Straight Cable
You usually use straight cable to connect different type of devices. This type of cable will be used most of the time and can be used to: 1) Connect a computer to a switch/hub's normal port. 2) Connect a computer to a cable/DSL modem's LAN port.

3) Connect a router's WAN port to a cable/DSL modem's LAN port. 4) Connect a router's LAN port to a switch/hub's uplink port. (normally used for expanding network) 5) Connect 2 switches/hubs with one of the switch/hub using an uplink port and the other one using normal port. If you need to check how straight cable looks like, it's easy. Both side (side A and side B) of cable have wire arrangement with same color. Check out different types of straight cable that are available in the market here.

Crossover Cable
Sometimes you will use crossover cable, it's usually used to connect same type of devices. A crossover cable can be used to: 1) Connect 2 computers directly. 2) Connect a router's LAN port to a switch/hub's normal port. (normally used for expanding network) 3) Connect 2 switches/hubs by using normal port in both switches/hubs.

In you need to check how crossover cable looks like, both side (side A and side B) of cable have wire arrangement with following different color . Have a look on these crossover cables if you plan to buy one. You can also find more network cable choices and information from Comtrad Cables. In case you need to make a crossover cable yourself! You can use this crimper to do it. Lastly, if you still not sure which type of cable to be used sometimes, try both cables and see which works.

Note: If there is auto MDI/MDI-X feature support on the switch, hub, network card or other network devices, you don't have to use crossover cable in the situation which I mentioned above. This is because crossover function would be enabled automatically when it's needed.

Difference Between Cat5,Cat5e,Cat6,Cat7 Cables

Cat5 and Cat5e and Cat6 and Cat7 are different standards for cables. If you are wondering if these are names of some species of cats, youre wrong. These are the types of cables made of copper which are used to transmit data over the network and also used in applications in home theaters. Category 5 (Cat5), the Category 5e and Category 6 are names specified for these cables according to their level of performance. The Telecommunications Industry Association (TIA) and Electronic Industries Association (EIA), set guiding principles for the manufacturing of these cables and these guidelines help manufacturers to classify these cables. Cat5 Cat5 has almost become a standard for connecting Ethernet devices all over the world. Its cheap and very effective. It is also available without any trouble and this is why they are the most widely used cables for linking Ethernet devices. It is available in two variants, the Unshielded Twisted Pair (UTP) and Screened Twisted Pair (SCTP). UTP is used in the U.S. on a huge base. SCTP has a protective cover as a means of protection against interference. Cat5 cables are either solid or stranded. To transmit data over long distances, solid Cat5 is perfect because it is rigid, whereas stranded Cat5 is good for patching the cables. Cat5 has the ability to sustain 10-100 Mbps and 100 MHz. Yet over the last few years, there has been a gradual change of the standard 10/100 networks to Gigabit networks that sounded the death knell for Cat5 as it can not support such high speeds. This caused a new type of cables that are version of Cat5, called as Cat5e. Cat5e These cables were introduced for making Cat5 attuned to gigabit networks. They also help additional protection from obstruction from other cables. However, 5e is not able to completely remove the interference resulting in slow performance. Still, 5e really makes the system safer and faster than Cat5.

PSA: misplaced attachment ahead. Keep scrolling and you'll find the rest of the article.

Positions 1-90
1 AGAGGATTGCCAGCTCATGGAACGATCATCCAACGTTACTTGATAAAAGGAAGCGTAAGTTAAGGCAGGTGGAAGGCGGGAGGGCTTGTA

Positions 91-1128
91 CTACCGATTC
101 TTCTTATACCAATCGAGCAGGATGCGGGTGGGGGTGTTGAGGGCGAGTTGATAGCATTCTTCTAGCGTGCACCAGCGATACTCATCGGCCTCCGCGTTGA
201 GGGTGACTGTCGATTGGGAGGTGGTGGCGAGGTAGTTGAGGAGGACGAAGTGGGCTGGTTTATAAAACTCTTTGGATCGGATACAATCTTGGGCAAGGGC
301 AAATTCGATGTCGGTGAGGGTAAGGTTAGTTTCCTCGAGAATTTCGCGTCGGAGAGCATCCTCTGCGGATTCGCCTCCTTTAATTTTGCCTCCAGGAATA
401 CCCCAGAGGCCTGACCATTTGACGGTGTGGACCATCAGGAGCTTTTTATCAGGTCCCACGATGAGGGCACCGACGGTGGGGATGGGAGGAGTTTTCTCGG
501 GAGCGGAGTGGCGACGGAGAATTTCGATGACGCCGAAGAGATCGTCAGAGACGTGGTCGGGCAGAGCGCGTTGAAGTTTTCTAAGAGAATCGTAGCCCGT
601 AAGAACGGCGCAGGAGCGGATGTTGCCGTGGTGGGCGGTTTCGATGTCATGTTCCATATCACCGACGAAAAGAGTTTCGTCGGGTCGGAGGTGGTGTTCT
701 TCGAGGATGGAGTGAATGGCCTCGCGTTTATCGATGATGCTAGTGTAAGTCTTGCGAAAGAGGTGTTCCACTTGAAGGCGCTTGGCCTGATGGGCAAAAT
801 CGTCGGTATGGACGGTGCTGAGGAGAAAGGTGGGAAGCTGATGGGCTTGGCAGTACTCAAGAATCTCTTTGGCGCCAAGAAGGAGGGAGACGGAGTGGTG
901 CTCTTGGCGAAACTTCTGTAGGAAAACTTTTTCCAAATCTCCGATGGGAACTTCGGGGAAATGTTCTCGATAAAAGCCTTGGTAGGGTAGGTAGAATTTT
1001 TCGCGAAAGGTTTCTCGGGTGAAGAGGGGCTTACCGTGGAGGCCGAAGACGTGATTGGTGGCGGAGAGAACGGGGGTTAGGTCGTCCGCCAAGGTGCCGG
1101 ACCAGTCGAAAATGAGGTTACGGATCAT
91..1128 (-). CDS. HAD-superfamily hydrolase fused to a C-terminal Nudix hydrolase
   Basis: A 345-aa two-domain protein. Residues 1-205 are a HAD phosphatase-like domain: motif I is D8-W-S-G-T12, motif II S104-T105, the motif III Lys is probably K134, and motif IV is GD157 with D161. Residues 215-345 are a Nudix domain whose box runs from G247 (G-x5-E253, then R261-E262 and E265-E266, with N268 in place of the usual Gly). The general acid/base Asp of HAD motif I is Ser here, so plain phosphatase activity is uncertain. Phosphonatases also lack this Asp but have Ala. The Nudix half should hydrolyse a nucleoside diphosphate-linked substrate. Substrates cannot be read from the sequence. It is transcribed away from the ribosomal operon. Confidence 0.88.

Cat6 Cat6 is much more advanced than that as Cat5 & Cat5e and also gives a much better performance. Although it is composed of four squirmed pairs of copper colored cables just like Cat5 and Cat5e and it is much better because of a fundamental difference in design. This difference comes from a longitudinal separator. This keeps all 4 twisted wires away from each other which helps in reducing interference. It also allows for a faster transfer of data. Cat6 has double bandwidth in comparison to Cat5. It is able to support 10 gigabit Ethernet and can operate at 250 MHz. If you think about future technological advances then it is best to go with Cat6. What is more, Cat6 is backward compatible meaning it can be used in any network that used Cat5 and Cat5e. However, because of its size thicker, you may have trouble using your regular RJ45 connectors and you may need to employ special connectors. Cat7 This is the next generation device for the wiring Ethernet connections. This is an improvement on both Cat5 & Cat6 from the point of view of internal signaling and outer security. These cables are able to support 10-Gigabit connections and re adaptable with standard Ethernet connectors.